For example: in their regular IEP your child receives four 30-minutes speech sessions per week (2 pull-out small group sessions with 2 other conversational partners, and 2 push-in sessions in the classroom to work on conversation and pragmatic/social skills). Once remote learning began, your district offered four 10-minute, 1:1, virtual sessions per week (reducing your child’s service minutes from 120 minutes per week to 40 minutes per week). Did your child’s needs suddenly change to no longer require conversation partners or practice in pragmatic language skills? No. It’s important to state what your child needs and insist that it continue. If the school district refuses, ask that the district provide you with “prior written notice” (PWN) explaining the basis for their refusal. 

A note on PWNs: Some districts are sending PWNs to all students with IEPs outlining a reduction of overall services – a ‘blanket’ or ‘district-wide’ PWN – but PWN must be a specific description of why the school is refusing to provide needed services for your child. A blanket PWN is not individualized and does not take into consideration each child’s individual needs. 

Then document everything well – because you may also consider filing a claim for compensatory education.

What is compensatory education?

By law, students who do not receive the special education services outlined in their IEPs are entitled to make-up services. According to the Council on Parent Attorneys and Advocates (COPAA), “Compensatory education is designed to put a student in the place they would have been had the student not been deprived of special education and related services.” (see COPAA’s COVID-19 page.) 

Compensatory services are not just about service that were not provided, but also services that did not provide any benefit. If your child cannot make progress or access instruction via Zoom, or they require 1:1 support to attend (and you, the parent, were the paraprofessional for your child) you may consider filing a claim for lost or missed services. When special education and related services are not provided in accordance with your child’s IEP, regardless of the reason, this may warrant compensatory education services.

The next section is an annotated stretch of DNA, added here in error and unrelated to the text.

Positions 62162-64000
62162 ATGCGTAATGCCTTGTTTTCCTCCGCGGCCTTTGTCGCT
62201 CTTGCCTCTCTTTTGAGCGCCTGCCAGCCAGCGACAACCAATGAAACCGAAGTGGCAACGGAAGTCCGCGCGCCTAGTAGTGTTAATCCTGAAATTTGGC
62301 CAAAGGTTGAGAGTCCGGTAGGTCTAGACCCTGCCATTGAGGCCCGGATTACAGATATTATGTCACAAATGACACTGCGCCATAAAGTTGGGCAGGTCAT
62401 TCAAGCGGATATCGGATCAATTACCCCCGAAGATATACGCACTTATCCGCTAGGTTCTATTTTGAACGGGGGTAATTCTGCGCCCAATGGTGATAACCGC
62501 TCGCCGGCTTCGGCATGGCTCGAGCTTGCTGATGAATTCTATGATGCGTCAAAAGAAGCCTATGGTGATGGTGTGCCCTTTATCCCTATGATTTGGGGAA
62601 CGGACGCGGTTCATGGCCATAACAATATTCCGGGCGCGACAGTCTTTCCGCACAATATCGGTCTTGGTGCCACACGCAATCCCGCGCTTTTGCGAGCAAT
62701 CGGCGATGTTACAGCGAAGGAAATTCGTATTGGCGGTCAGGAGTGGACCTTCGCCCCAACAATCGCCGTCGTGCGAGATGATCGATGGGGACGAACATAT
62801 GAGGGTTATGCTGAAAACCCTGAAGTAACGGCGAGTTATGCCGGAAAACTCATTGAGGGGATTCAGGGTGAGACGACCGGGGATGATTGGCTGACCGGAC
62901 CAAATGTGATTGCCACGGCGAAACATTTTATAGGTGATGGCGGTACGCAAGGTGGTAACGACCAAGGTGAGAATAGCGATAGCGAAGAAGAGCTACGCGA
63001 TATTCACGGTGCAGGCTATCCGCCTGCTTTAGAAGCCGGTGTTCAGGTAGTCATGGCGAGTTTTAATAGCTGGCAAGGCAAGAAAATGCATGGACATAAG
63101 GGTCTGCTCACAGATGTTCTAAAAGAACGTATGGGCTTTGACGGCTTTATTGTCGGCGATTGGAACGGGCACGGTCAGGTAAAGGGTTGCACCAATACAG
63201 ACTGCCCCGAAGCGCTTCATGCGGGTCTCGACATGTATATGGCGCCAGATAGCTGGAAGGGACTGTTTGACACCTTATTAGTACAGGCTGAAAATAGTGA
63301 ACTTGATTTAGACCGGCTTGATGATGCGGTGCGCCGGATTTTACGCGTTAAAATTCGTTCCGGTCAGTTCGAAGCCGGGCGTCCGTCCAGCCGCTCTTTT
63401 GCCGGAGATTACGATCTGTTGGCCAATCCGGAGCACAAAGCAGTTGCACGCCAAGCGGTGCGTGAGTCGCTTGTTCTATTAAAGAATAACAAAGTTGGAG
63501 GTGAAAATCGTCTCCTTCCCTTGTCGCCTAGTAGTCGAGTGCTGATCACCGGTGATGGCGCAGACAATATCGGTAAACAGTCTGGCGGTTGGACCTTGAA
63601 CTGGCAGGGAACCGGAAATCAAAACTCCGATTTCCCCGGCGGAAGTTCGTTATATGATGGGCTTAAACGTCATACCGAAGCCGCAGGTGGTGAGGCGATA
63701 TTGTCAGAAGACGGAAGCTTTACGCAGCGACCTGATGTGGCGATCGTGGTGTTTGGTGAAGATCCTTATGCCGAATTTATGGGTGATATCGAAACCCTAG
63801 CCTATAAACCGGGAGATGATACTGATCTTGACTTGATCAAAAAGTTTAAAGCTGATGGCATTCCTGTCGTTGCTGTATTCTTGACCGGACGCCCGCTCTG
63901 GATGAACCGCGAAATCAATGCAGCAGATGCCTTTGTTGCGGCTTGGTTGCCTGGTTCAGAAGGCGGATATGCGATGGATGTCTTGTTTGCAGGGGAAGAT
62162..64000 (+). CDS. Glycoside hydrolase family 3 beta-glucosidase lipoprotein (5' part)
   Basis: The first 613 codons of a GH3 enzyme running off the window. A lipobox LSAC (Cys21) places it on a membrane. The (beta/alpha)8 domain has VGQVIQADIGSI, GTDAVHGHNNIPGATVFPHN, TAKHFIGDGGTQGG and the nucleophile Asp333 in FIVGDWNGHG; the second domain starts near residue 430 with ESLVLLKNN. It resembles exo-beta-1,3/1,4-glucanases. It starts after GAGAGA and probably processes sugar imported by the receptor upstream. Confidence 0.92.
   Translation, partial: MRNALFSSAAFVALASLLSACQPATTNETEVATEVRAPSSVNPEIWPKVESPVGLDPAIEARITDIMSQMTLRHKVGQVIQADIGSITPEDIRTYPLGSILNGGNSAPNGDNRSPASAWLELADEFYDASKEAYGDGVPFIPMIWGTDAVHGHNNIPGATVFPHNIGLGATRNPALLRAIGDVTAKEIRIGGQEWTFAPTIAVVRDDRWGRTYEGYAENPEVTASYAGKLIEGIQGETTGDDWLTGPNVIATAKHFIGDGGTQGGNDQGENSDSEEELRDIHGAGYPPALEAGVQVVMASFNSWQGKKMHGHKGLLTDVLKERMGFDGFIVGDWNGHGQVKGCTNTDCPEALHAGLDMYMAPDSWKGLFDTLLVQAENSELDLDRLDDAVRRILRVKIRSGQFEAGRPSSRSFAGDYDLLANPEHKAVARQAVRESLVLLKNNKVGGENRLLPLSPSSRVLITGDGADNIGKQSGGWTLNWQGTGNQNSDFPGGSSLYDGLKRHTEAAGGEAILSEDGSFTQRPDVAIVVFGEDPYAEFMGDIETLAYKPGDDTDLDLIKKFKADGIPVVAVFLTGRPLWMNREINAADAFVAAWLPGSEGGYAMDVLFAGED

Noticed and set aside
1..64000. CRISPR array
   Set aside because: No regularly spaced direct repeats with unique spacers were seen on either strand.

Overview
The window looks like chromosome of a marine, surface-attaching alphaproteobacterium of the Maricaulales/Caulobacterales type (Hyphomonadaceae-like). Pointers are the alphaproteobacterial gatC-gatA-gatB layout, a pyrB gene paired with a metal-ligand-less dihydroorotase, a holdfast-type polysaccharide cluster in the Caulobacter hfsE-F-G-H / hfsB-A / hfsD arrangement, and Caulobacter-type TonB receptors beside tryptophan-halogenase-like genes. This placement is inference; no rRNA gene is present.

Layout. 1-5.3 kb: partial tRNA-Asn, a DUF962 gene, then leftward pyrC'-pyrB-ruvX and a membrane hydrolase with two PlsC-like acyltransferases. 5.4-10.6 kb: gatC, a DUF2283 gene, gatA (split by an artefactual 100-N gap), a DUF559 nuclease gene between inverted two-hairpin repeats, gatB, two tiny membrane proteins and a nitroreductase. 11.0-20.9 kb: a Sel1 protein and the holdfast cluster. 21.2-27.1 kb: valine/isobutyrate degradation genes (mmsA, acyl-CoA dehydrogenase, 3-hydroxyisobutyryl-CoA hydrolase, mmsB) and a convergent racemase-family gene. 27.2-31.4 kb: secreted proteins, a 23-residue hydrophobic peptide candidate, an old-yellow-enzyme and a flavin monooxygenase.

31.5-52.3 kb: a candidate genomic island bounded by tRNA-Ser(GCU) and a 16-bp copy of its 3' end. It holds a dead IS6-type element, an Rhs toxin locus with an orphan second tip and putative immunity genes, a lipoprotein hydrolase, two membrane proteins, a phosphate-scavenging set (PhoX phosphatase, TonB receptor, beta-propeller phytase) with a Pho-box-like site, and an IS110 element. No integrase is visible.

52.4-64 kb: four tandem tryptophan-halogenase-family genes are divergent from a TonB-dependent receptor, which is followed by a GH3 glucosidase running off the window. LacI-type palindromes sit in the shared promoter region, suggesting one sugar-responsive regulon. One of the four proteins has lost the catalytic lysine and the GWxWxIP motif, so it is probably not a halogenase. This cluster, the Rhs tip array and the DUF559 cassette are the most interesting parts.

In some cases, this could result in getting services your child is entitled to via a different provider. During COVID, this may mean hiring a private therapist or service provider if the school district is not providing needed services. However, it’s important to notify your school district in advance if you intend to seek reimbursement for the cost of these services.

In other cases, it’s a matter of documenting the ‘lost’ minutes of service time and requesting that the district provide these services in the future. 

Students with significant and complex needs and those who have shown regression are more likely to need compensatory services. Transition aged students may also be entitled to compensatory services. If you are considering this option, it’s best to discuss this with a special education advocate or attorney, or contacting your state Disability Rights or Legal Aid organization.

If you feel overwhelmed about the thought of filing for compensatory education, don’t let that stop you from at least advocating for what your child needs going forward. Even during COVID, your child is still entitled to a free and appropriate education.

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About the author

Audrey Vernick is the Director of Patient and Family Advocacy for The Brain Recovery Project. She is the parent of a child who had hemispherectomy for seizures caused by stroke and holds a level 2 certification in Special Education Advocacy Training from the Council of Parent Attorneys and Advocates.